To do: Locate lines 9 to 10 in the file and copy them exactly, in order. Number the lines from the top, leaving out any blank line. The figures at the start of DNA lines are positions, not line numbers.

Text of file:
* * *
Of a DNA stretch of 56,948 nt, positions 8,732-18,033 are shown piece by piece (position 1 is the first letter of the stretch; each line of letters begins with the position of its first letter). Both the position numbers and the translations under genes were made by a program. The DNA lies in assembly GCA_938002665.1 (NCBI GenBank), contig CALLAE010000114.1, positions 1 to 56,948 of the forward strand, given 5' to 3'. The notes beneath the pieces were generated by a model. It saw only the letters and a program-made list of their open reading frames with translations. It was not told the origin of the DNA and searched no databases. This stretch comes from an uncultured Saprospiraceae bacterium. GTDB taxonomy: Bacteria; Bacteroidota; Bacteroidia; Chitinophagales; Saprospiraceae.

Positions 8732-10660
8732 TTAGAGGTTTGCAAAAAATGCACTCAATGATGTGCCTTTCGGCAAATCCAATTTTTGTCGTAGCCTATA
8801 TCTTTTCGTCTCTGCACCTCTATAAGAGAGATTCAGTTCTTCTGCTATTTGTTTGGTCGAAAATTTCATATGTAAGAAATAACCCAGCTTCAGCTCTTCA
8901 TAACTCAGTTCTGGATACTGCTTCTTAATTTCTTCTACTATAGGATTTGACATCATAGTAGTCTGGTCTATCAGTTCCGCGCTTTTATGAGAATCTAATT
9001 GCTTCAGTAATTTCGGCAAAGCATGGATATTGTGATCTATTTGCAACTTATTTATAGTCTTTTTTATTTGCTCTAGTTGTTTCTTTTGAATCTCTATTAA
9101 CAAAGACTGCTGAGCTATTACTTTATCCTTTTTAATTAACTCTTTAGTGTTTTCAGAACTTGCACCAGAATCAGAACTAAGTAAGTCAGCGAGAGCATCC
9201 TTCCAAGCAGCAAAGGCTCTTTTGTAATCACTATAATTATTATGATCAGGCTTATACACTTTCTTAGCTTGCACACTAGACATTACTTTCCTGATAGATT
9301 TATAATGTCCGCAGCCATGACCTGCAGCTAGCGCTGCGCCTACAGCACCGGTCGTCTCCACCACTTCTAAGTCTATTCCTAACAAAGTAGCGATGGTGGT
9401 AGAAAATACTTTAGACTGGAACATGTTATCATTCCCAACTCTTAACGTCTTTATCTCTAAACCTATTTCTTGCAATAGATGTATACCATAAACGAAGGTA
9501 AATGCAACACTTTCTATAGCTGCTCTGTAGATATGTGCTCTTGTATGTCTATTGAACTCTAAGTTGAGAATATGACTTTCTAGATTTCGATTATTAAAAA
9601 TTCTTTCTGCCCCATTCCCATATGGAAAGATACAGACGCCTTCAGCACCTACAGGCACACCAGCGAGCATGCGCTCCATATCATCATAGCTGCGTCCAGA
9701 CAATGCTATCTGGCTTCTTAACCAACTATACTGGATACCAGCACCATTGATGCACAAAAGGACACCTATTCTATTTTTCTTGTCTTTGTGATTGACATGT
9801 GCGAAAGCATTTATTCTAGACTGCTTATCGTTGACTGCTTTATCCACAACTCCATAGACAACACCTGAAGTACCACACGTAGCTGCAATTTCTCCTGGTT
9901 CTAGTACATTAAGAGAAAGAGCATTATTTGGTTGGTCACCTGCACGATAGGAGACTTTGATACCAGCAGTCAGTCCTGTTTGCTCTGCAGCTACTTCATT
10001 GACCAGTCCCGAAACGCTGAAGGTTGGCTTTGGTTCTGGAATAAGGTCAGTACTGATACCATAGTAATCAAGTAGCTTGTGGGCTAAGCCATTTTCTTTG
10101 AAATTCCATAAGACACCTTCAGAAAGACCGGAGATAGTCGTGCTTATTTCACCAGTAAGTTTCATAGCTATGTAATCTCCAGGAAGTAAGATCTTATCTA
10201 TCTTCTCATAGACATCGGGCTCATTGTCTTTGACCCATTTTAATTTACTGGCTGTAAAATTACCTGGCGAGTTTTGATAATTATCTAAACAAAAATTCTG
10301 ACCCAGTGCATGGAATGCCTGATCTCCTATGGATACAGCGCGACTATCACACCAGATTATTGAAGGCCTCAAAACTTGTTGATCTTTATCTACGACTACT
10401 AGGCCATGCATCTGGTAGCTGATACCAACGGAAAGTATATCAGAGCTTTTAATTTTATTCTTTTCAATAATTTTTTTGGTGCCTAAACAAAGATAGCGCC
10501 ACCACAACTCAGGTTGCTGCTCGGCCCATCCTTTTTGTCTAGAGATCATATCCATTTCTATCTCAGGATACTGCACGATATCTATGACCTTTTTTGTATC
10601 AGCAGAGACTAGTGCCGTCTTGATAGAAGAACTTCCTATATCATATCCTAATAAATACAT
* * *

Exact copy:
9301 TATAATGTCCGCAGCCATGACCTGCAGCTAGCGCTGCGCCTACAGCACCGGTCGTCTCCACCACTTCTAAGTCTATTCCTAACAAAGTAGCGATGGTGGT
9401 AGAAAATACTTTAGACTGGAACATGTTATCATTCCCAACTCTTAACGTCTTTATCTCTAAACCTATTTCTTGCAATAGATGTATACCATAAACGAAGGTA